Introduction: Bladder cancer patients are faced with significant morbidity and mortality due to tumor recurrence and progression and therefore would benefit from an effective chemopreventive strategy. Green tea consumption has been associated with a reduction in bladder cancer risk. Polyphenon E is a green tea polyphenol formulation primarily consisting of epigallocatechin gallate (EGCG) which has been shown in preclinical studies to inhibit growth of bladder cancer. We evaluated the tolerability, tissue accumulation, and biologic effects of polyphenon E in a randomized, double-blind, placebo-controlled phase II preoperative study in patients with bladder cancer.

Methods: Patients who had an initial diagnosis or recurring bladder tumor found on diagnostic cystoscopy were randomized in a 1:1:1 ratio to receive 800 mg, 1200 mg or placebo polyphenon E prior to undergoing TURBT or radical cystectomy. The primary objective of the study was to assess the nonmalignant bladder tissue levels of EGCG. Secondary objectives included comparison of EGCG levels in nonmalignant versus malignant tissue within treatment arms; examination of the dose-dependent modulation of surrogate endpoint biomarkers (PCNA, MMP2, Clusterin, VEGF, p27, IGF-1, IGFBP-3) in malignant and nonmalignant bladder tissue; correlation of plasma, urine and tissue levels of EGCG; examination of the levels of other catechins (epicatechin, epicatechin gallate, and epigallocatechin) in plasma, tissue, and urine; metabolism of EGCG in plasma, urine and tissue by COMT and UGT in relation to pharmacogenomic mutations.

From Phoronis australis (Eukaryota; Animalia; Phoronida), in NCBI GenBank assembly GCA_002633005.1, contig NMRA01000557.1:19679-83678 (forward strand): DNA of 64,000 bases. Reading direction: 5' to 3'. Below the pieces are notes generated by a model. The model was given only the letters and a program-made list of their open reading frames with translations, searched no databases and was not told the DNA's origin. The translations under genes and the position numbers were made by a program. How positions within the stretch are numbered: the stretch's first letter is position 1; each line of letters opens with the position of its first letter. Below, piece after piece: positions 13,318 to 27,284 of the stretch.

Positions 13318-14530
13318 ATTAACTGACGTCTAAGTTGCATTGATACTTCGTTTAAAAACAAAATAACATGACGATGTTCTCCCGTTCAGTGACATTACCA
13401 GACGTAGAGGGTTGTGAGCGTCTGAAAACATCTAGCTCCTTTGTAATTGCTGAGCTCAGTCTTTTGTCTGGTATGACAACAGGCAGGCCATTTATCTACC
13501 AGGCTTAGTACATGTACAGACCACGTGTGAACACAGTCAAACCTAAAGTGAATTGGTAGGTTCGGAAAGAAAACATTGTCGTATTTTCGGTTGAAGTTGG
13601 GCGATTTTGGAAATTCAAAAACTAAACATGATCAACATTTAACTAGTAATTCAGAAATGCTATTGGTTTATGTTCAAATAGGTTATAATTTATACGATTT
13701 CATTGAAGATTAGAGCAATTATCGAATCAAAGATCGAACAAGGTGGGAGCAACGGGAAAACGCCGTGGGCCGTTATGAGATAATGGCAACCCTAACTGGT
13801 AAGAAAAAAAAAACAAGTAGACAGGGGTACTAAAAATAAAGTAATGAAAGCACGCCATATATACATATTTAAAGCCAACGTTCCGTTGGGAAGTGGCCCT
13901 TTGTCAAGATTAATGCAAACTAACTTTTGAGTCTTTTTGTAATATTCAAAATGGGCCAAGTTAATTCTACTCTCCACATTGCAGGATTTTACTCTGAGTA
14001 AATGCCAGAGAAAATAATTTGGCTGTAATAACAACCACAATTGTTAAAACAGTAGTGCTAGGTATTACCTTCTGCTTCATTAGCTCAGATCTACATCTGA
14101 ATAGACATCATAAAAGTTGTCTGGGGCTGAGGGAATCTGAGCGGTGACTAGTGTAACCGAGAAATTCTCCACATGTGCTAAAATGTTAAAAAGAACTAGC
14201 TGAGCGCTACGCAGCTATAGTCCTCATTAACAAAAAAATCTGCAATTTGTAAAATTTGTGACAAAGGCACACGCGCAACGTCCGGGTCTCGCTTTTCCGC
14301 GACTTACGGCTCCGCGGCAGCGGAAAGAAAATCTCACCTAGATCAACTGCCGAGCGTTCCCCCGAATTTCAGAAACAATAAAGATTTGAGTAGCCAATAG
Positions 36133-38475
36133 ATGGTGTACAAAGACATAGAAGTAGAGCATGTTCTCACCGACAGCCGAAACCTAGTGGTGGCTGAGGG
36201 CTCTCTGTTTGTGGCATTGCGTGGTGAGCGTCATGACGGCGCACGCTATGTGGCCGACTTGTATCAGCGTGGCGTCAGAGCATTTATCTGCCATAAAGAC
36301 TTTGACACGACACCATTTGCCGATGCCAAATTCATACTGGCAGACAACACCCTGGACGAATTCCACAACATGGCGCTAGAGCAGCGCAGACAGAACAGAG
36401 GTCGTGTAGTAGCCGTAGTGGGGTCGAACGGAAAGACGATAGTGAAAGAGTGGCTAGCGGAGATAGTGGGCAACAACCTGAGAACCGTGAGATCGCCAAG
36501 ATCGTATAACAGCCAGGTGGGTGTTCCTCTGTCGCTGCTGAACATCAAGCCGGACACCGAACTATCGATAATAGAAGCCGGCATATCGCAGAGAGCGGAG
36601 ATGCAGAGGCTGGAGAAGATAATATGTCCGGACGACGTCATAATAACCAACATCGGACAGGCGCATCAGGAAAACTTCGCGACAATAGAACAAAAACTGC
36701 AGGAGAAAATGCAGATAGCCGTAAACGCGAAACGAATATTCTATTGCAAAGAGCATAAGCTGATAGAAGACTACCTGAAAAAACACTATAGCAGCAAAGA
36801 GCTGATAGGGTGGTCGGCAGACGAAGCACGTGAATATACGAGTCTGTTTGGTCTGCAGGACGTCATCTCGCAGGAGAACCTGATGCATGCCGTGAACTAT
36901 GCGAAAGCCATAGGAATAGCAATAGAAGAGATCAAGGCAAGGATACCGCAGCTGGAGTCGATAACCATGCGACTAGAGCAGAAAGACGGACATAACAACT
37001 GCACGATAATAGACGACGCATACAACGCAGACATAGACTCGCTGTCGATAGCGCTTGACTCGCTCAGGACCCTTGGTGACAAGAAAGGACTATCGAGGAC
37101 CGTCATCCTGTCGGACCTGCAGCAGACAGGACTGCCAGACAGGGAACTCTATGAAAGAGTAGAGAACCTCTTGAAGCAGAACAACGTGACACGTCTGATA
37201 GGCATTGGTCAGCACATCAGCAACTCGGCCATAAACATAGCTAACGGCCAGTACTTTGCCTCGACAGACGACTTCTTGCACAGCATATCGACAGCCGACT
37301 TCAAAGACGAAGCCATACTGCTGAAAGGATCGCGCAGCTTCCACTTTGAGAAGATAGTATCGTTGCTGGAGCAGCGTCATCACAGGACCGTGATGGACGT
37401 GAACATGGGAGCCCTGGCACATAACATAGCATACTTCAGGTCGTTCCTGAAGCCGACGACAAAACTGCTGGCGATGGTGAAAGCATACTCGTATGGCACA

Results: 31 patients (84% male, 16% female) were randomized with a mean age of 67.2 years. Four patients (13%) were non-compliant and drug administration was interrupted in one other patient (3%), whereas the remainder of patients for which we have reports completed study agent administration (n=24, 77%). The worst adverse event severity was severe (grade 3) for one (3%) patient, moderate for five patients (16%), and mild for eight (26%) patients, whereas no adverse event occurred in 17 (55%) of the patients. Although we found a low rate of detectability in tissue (4/25 with detectable values), tissue levels of EGCG were identified in a dose-dependent fashion in both normal (0.00, 0.50, 1.72 ng/ml, p=0.046) and malignant (0.00, 0.00, 2.54 ng/ml p=0.005) bladder tissue for the placebo, low dose and high dose polyphenon E arms respectively. Plasma EGCG levels (2.94, 78.09, 87.52 ng/ml, p=0.001) and urine EGCG levels (0.00, 2.60, 4.32 ng/ml, p<0.001) were also found to be dose-dependent. Statistically significant dose-dependent downregulation of tissue biomarkers PCNA (0.41, 0.38, 0.35 OD, p=0.016) and clusterin (0.074, 0.061, 0.046 OD, p=0.008) was observed, also accompanied by a nonsignificant reduction in p27 expression (0.36, 0.35, 0.31 OD, p=0.15). No consistent relationship between COMT and UGT pharmogenomic mutational status and EGCG metabolism was observed.

Conclusions: We demonstrate in a phase II pilot study tissue accumulation of EGCG in benign and malignant bladder urothelium which follows both plasma and urine levels in a dose-dependent fashion. Furthermore, tissue endpoint biomarkers of proliferation (PCNA) and apoptosis (clusterin) were reduced in a statistically significant dose-dependent fashion. Acknowledging the limitations of this pilot study, we feel these findings indicate polyphenon E administration results in definable tissue accumulation and more importantly desirable biologic activity which warrant further clinical studies assessing the effect of polyphenon E on actual bladder tumor recurrence/progression.

Citation Format: Jason R. Gee, Daniel R. Saltzstein, KyungMann Kim, Jill Kolesar, Wei Huang, Tom Havighurst, Barbara W. Wollmer, Jeanne Stublaski, Tracy Downs, Hasan Mukhtar, Margaret House, Howard Parnes, Howard Bailey. A phase II randomized, presurgical placebo-controlled trial of polyphenon E in bladder cancer patients to evaluate bladder tissue levels of EGCG and biomarkers of growth and apoptosis. [abstract]. In: Proceedings of the Thirteenth Annual AACR International Conference on Frontiers in Cancer Prevention Research; 2014 Sep 27-Oct 1; New Orleans, LA. Philadelphia (PA): AACR; Can Prev Res 2015;8(10 Suppl): Abstract nr A20.